You know you are not to blame for your mental health problems. Mental illness is not caused by bad karma or bad decisions. However, some of the pain caused by your mental health issues is your fault. You were/are complicit in your own pain. And you have to learn to forgive yourself.
Here are some things you might have done to cause yourself pain:
- Avoided getting help for your mental health problems.
- Pretended you were fine, when you were suffering.
- Ignored phone calls and messages from friends because you were too scared or sad or numb or angry or jealous or ashamed or whatever to face them.
- Overeaten in attempts to block out your emotions.
- Starved yourself in attempts to block out your emotions or achieve perfection.
- Neglected your studies because it was easier to procrastinate than face the possibility that you could do your best and still fail to live up to your (or someone else’s) expectations.
- Walked away from jobs because you didn’t have the strength to fight your corner.
- Slept with people you regret sleeping with.
- Shut yourself off from relationships or even the opportunity to date people.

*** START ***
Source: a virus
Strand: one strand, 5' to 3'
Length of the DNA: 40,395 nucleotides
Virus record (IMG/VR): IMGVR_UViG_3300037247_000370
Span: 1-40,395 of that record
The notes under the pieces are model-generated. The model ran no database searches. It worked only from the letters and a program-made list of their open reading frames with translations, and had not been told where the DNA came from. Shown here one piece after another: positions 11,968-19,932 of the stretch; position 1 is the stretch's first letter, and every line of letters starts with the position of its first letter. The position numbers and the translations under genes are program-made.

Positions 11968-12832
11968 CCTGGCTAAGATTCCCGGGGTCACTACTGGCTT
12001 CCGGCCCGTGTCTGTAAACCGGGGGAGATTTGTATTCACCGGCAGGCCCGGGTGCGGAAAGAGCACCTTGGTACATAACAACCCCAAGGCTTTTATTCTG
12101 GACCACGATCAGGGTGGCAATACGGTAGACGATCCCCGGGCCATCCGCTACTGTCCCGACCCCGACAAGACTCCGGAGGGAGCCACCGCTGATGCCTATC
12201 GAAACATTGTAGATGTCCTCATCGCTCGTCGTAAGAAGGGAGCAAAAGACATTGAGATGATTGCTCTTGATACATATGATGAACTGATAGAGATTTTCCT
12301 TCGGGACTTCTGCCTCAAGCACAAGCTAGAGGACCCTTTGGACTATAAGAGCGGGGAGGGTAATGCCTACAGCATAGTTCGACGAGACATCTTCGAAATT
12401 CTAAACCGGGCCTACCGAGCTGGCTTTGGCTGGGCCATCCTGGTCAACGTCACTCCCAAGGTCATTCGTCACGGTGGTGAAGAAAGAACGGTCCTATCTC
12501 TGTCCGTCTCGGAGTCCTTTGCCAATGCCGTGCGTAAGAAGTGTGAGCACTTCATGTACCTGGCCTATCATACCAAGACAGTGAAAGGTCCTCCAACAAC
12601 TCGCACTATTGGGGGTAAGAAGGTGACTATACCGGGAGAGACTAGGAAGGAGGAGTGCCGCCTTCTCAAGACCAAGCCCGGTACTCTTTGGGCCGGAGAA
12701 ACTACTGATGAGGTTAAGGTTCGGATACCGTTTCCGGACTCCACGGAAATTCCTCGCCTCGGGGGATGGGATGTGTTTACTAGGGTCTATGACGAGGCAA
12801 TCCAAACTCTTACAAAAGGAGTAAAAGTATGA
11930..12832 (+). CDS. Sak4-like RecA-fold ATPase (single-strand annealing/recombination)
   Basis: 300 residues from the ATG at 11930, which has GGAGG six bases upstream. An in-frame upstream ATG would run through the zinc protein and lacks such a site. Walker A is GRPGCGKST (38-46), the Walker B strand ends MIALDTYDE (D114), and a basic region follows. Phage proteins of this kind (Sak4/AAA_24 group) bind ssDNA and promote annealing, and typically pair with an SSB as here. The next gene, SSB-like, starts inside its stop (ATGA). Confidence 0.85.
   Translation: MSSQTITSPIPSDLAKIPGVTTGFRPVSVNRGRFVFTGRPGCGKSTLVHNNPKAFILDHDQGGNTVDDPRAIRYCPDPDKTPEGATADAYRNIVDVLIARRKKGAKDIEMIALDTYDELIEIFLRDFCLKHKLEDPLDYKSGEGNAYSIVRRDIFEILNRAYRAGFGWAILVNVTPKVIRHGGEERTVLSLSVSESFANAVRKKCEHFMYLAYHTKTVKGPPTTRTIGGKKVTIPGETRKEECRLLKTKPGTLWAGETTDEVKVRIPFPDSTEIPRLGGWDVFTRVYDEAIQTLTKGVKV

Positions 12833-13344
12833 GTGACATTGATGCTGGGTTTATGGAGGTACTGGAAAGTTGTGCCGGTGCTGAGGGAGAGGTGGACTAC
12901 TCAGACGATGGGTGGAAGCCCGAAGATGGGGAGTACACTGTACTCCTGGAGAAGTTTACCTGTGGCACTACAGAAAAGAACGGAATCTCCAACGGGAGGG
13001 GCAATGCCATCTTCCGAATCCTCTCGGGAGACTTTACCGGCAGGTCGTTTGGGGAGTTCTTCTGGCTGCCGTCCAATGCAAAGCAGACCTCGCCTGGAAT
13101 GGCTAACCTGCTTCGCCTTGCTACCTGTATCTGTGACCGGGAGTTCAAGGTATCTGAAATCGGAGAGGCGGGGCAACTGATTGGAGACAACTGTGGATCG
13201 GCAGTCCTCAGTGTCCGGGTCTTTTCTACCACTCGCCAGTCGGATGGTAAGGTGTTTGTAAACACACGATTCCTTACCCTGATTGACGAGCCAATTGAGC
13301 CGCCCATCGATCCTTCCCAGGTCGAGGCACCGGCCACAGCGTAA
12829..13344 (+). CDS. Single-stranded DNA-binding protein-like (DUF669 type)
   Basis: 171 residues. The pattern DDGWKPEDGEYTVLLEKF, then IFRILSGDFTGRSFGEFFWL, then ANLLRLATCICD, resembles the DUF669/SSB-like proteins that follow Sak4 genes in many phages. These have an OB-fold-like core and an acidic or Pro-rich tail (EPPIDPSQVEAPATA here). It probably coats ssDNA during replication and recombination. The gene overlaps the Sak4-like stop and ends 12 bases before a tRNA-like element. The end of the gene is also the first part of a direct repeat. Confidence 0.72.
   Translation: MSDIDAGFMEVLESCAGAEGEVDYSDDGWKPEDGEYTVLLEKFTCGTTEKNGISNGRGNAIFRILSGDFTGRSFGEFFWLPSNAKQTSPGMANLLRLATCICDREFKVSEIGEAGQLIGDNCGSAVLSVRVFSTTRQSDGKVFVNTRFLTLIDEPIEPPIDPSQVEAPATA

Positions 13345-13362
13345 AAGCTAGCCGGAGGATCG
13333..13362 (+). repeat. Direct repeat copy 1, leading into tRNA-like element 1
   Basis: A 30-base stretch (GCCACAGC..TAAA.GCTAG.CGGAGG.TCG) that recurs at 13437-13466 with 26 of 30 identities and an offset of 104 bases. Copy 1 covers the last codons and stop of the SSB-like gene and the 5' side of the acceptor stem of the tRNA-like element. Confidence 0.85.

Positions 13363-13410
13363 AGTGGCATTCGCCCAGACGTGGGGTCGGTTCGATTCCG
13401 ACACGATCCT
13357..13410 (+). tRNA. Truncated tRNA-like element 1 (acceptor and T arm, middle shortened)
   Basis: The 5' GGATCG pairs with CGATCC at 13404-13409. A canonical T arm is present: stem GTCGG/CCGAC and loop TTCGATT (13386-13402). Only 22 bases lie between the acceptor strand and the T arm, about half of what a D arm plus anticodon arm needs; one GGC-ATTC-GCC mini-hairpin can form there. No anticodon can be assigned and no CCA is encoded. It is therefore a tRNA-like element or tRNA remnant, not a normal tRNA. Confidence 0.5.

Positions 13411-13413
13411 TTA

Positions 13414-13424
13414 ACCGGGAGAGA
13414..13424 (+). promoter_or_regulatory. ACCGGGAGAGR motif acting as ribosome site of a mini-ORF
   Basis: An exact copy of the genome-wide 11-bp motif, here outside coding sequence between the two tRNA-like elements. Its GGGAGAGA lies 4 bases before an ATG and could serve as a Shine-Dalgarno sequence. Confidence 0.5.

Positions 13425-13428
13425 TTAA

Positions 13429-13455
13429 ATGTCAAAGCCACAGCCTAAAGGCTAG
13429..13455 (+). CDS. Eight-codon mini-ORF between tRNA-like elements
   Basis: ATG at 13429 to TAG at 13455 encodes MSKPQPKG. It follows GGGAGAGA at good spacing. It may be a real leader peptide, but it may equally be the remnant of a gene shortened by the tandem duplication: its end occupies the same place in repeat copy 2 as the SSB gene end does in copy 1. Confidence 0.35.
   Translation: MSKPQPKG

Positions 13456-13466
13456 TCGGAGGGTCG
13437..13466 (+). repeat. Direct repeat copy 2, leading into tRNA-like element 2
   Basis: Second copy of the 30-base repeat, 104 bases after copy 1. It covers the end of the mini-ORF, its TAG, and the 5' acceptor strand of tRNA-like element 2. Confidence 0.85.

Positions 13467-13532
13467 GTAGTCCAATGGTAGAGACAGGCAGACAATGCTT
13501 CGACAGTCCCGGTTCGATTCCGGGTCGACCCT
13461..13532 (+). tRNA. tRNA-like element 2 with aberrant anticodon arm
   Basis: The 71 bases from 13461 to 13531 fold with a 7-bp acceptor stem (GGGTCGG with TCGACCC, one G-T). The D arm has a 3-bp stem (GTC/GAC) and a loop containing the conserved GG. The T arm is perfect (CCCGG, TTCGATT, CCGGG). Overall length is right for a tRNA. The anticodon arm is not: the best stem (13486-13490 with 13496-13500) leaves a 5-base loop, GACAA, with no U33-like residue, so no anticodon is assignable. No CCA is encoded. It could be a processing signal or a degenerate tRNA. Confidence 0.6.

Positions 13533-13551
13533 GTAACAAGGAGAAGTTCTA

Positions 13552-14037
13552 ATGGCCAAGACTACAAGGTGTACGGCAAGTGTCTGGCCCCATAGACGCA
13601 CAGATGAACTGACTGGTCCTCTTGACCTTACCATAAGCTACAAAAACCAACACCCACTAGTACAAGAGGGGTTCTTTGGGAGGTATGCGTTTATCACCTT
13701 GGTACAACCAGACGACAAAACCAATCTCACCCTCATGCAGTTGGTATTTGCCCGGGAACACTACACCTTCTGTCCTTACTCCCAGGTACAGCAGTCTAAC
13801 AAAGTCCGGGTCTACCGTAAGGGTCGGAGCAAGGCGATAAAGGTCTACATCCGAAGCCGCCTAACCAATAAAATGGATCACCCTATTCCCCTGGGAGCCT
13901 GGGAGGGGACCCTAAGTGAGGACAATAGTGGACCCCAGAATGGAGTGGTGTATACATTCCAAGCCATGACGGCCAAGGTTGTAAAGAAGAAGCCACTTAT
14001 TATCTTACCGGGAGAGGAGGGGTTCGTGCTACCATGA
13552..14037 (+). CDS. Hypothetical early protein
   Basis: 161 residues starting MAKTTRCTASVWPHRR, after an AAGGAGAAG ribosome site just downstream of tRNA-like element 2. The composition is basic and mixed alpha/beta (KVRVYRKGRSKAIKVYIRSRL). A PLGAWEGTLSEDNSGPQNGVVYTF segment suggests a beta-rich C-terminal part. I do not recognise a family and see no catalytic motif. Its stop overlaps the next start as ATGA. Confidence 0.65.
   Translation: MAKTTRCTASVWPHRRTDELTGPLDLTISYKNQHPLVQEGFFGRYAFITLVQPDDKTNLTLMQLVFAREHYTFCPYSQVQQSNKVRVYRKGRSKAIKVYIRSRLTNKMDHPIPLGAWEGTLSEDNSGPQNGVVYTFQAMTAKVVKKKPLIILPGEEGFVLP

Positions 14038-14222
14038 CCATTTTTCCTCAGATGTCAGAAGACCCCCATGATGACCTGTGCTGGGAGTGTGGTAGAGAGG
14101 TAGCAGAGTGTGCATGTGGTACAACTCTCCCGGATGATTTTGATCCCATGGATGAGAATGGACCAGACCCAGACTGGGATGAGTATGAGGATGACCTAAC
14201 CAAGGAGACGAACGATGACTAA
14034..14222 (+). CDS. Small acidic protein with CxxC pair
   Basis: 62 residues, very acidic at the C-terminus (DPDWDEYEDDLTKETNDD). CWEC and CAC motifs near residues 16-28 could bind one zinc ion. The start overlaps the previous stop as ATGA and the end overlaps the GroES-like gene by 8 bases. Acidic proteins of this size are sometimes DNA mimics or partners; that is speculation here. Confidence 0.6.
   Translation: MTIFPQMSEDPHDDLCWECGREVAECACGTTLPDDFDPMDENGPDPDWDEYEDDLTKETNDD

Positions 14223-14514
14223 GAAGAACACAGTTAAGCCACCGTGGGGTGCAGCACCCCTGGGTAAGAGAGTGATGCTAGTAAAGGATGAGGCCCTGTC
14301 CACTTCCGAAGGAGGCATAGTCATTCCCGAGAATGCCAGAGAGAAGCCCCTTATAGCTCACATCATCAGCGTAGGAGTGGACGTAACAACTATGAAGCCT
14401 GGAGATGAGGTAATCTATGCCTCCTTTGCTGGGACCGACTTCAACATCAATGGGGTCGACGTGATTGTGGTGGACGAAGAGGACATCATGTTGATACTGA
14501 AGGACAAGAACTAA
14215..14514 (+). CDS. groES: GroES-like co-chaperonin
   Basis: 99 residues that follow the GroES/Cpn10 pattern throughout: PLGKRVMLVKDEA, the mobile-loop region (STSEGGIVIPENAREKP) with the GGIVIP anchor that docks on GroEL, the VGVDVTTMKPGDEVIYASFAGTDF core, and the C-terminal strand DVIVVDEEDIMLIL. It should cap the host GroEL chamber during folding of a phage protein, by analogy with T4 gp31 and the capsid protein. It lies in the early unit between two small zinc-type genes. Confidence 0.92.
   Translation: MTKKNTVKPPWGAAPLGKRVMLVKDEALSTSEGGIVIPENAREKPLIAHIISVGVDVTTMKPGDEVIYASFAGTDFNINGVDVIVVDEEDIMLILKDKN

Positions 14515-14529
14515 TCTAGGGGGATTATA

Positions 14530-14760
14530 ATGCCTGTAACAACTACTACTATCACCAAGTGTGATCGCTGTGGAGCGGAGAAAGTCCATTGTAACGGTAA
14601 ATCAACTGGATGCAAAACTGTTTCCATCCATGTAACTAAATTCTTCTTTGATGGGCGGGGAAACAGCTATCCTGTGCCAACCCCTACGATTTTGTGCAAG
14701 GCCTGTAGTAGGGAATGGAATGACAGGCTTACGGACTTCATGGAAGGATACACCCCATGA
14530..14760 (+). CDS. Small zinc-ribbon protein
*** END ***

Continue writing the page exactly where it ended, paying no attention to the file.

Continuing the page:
- Cut yourself because it gave you temporary relief.
- Stayed at home when you might have enjoyed going out.
- Used drugs or alcohol in attempts to make yourself feel better.
- Lashed out at someone you love because you were angry or in pain.
You can probably think of dozens of your own examples. The indelible fact is that you have caused some of your pain.
Another fact is that you deserve to be forgiven. You must forgive yourself. By not forgiving yourself, you are prolonging your pain. Forgiving yourself allows you to move on. It helps you to avoid pain in the future. It teaches you that you don’t have to accept the pain that you cause yourself. Some pain in life is inevitable – we get ill, we lose jobs, loved ones die – but you can choose to avoid causing yourself pain.
You will not be 100% successful. You will slip up and cause yourself pain on some occasions. When that happens, you need to forgive yourself again and move on. It’s hard to face up to your own complicity in your pain, but it’s something you must do in order to get past the pain.
Depending on your personal situation, you may need professional help in order to do this; avoiding getting help is one of the most common ways those of us with mental health problems cause ourselves pain. Reach out to anyone you can – your doctor, a therapist, a friend, a family member, a charity, a helpline. Just reach out. Read back through the bullet points and observe how all of the ways we cause ourselves pain are the opposite of reaching out. They are about avoiding genuine connections with our emotions and with other people. The antidote to pain is connection.